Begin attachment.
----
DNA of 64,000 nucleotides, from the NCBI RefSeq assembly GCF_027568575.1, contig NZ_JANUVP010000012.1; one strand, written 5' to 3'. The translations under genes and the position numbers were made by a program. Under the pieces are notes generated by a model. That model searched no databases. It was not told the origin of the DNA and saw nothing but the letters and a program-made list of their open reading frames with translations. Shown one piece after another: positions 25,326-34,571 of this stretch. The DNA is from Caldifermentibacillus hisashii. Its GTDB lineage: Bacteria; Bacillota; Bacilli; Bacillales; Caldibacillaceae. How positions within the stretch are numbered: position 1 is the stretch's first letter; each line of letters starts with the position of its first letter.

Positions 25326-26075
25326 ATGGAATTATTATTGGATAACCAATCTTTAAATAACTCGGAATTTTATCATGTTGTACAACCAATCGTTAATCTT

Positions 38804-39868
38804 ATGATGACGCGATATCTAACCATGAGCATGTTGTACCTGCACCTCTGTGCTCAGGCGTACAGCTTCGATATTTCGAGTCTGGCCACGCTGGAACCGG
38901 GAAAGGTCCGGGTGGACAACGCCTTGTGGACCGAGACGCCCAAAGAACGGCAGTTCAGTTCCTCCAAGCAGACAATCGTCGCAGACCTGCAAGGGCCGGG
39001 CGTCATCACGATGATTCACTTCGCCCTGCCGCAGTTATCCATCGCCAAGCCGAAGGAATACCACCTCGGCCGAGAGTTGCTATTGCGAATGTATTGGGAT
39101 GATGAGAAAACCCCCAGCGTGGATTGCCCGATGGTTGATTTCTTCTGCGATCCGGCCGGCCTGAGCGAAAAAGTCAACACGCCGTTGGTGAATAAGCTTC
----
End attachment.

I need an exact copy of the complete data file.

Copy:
DNA of 64,000 nucleotides, from the NCBI RefSeq assembly GCF_027568575.1, contig NZ_JANUVP010000012.1; one strand, written 5' to 3'. The translations under genes and the position numbers were made by a program. Under the pieces are notes generated by a model. That model searched no databases. It was not told the origin of the DNA and saw nothing but the letters and a program-made list of their open reading frames with translations. Shown one piece after another: positions 25,326-34,571 of this stretch. The DNA is from Caldifermentibacillus hisashii. Its GTDB lineage: Bacteria; Bacillota; Bacilli; Bacillales; Caldibacillaceae. How positions within the stretch are numbered: position 1 is the stretch's first letter; each line of letters starts with the position of its first letter.

Positions 25326-26075
25326 ATGGAATTATTATTGGATAACCAATCTTTAAATAACTCGGAATTTTATCATGTTGTACAACCAATCGTTAATCTT

Positions 38804-39868
38804 ATGATGACGCGATATCTAACCATGAGCATGTTGTACCTGCACCTCTGTGCTCAGGCGTACAGCTTCGATATTTCGAGTCTGGCCACGCTGGAACCGG
38901 GAAAGGTCCGGGTGGACAACGCCTTGTGGACCGAGACGCCCAAAGAACGGCAGTTCAGTTCCTCCAAGCAGACAATCGTCGCAGACCTGCAAGGGCCGGG
39001 CGTCATCACGATGATTCACTTCGCCCTGCCGCAGTTATCCATCGCCAAGCCGAAGGAATACCACCTCGGCCGAGAGTTGCTATTGCGAATGTATTGGGAT
39101 GATGAGAAAACCCCCAGCGTGGATTGCCCGATGGTTGATTTCTTCTGCGATCCGGCCGGCCTGAGCGAAAAAGTCAACACGCCGTTGGTGAATAAGCTTC